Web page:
Low awareness of male infertility
10 August 2020
The birth of a child brings great joy to the whole family so when a couple struggle to conceive, it becomes a period of tremendous stress and anxiety in their marriage.
Most of the time the focus is on the woman and her inability to get pregnant.
Well meaning but at times insensitive remarks and advice often come her way.
The focus is rarely on the husband when infertility plagues a couple.
Time and time again, reports highlight couples who have struggled and overcome their infertility. However, the story is always about the woman and how she achieved her dream of motherhood through fertility treatment.
Only occasionally is there a mention of male partners in these stories.
Yet, male infertility is estimated to be as high as 50 per cent. In other words, infertility occurs in equal measures among men and women.
Despite this, public awareness of male infertility is dismally low says Sunway Medical Centre consultant fertility specialist and gynaecologist and obstetrician, Dr Kannappan Palaniappan.
Data by the National Population and Family Development Board (LPPKN) shows that 95 per cent of men who have normal sexual intercourse are not aware that they may have infertility.
A majority of men view male infertility as rare and this, coupled with their reluctance to discuss their emotions, makes it all the more difficult to provide support that could be helpful.
In most circumstances, men learn to cope by hiding their feelings and such denial leads to them failing to seek medical treatment.
Unlike women who may talk about such issues with their girlfriends, mothers or sisters, men are less likely to discuss such matters with their male friends or family members. This further hampers efforts to get them treatment.
"Men tend to have a greater negative attitude towards counselling and this makes it harder for them to attend counselling compared to women," says Dr Kannappan.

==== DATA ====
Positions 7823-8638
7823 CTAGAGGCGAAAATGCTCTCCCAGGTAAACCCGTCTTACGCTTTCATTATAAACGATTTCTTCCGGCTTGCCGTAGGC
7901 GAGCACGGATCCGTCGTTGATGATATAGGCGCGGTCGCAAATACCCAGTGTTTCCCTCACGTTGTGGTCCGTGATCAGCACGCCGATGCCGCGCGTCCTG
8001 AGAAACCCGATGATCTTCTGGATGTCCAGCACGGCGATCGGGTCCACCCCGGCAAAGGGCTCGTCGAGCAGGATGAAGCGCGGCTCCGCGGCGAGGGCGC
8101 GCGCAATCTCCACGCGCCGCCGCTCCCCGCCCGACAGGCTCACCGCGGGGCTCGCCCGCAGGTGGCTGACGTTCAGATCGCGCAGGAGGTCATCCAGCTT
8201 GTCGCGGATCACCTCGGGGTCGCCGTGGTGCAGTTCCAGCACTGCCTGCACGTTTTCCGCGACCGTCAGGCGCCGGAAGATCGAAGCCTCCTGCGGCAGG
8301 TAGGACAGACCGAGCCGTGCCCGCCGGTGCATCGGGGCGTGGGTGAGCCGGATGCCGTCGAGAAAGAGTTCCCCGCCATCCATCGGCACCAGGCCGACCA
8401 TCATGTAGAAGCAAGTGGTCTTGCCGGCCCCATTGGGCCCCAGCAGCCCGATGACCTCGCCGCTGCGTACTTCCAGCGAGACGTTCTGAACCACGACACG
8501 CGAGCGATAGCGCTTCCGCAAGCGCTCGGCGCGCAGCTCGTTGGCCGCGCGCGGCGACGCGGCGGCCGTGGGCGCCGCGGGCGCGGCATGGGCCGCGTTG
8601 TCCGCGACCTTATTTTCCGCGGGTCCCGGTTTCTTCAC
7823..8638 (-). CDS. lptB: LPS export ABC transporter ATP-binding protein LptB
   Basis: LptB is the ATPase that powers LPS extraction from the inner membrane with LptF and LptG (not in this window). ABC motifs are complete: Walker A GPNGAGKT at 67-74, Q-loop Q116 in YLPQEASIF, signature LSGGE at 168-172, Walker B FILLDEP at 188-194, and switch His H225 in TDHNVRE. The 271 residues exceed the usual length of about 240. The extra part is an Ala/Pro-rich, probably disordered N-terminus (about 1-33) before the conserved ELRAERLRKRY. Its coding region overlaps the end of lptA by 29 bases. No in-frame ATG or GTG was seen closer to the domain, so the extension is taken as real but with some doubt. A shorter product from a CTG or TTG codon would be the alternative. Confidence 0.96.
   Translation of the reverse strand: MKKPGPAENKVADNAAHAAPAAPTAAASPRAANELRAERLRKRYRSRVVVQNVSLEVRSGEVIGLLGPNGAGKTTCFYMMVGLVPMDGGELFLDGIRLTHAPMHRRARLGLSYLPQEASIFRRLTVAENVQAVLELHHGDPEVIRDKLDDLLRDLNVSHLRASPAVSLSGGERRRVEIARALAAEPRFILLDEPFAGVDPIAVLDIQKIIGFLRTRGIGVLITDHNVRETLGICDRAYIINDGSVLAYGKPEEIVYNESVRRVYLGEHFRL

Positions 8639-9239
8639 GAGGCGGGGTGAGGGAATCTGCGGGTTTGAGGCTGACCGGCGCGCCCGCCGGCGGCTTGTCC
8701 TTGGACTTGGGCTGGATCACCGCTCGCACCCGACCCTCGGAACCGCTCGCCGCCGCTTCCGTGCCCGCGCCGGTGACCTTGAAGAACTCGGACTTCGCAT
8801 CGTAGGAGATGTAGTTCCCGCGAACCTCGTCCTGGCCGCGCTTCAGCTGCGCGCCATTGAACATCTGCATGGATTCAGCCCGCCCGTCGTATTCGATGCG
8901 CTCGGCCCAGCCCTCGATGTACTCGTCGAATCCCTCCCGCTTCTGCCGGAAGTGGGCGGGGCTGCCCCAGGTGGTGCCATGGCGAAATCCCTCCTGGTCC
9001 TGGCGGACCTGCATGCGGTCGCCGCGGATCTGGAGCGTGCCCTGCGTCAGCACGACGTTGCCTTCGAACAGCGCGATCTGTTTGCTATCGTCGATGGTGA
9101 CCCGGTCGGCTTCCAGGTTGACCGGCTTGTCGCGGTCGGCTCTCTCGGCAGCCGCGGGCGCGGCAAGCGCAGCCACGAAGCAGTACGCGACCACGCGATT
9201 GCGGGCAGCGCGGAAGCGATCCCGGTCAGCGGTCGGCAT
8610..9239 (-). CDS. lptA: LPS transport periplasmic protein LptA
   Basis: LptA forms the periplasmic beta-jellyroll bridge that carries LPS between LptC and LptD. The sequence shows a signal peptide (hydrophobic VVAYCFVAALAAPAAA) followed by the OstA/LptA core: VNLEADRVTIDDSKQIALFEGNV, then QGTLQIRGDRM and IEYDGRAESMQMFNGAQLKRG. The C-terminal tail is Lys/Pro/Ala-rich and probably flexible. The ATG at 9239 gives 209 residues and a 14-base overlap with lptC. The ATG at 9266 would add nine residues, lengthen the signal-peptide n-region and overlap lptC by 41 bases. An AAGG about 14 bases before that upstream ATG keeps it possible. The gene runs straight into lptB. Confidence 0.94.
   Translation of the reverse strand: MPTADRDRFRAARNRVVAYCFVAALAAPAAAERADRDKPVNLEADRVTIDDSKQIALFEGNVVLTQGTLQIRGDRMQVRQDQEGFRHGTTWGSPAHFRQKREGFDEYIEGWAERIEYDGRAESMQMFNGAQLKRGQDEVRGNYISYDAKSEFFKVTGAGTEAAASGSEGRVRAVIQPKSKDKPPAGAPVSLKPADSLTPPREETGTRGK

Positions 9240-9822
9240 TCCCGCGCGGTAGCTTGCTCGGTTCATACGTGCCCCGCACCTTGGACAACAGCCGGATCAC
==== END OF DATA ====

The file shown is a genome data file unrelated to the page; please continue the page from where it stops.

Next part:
Cultural norms often make men ashamed to discuss such intimate issues.
They may feel embarrassed and assume people would judge them as not being masculine enough to father a child.
THE MALE FACTOR
According to LPPKN, the fertility level among men below the age of 30 has decreased by 15 per cent and 60 per cent of sperm analysis test results are abnormal, according to data compiled from 2010 to 2019.
Dr Kannappan says a sperm concentration of below 15 million/ml is considered low sperm count, while sperm motility below 32 per cent indicates slow moving sperm.
Also, sperm morphology below 4 per cent shows more abnormal than normal sperm.
He adds that he too has observed an increase in abnormal results in semen tests at Sunway Medical Centre in the last five years.
Abnormal semen results were detected in 53-60 per cent of infertile couples.
This means only 40-45 per cent of men have normal parameters as defined by the World Health Organisation.
The Malaysian Population and Family Survey shows that infertility among married couples has increased from 6.9 per cent in 2004 to 8.6 per cent in 2014.
This is expected to rise to 10-12 per cent which is near to the global rate of 10-15 per cent.
What does this entail for the country? Dr Kannappan says this needs to be addressed as a less fertile population means a long term issue with manpower in the country.
This can be addressed by creating more awareness of male infertility.
Medical bodies and the Ministry of Health should make more information available on male infertility and increase the presence of male counsellors.
The increase of infertility also means an increase in the number of couples seeking treatment and therefore, more regulatory bodies are needed to ensure compliance with medical ethics and treatment.
"Treatment for men is limited. It mainly consists of modifying one's lifestyle that includes regular exercise, losing weight, quitting smoking and recreational drugs, avoiding body building drugs, and reducing stress."
In most circumstances, it is not possible to completely cure male infertility but improvement can be seen with lifestyle modifications and consumption of appropriate supplements
However, when a significant male factor is present then fertility treatment in the form of IVF or ICSI is required.
"At times even this is not possible especially in the absence of sperm and adoption may be the final option."
Source: New Straits TimesBack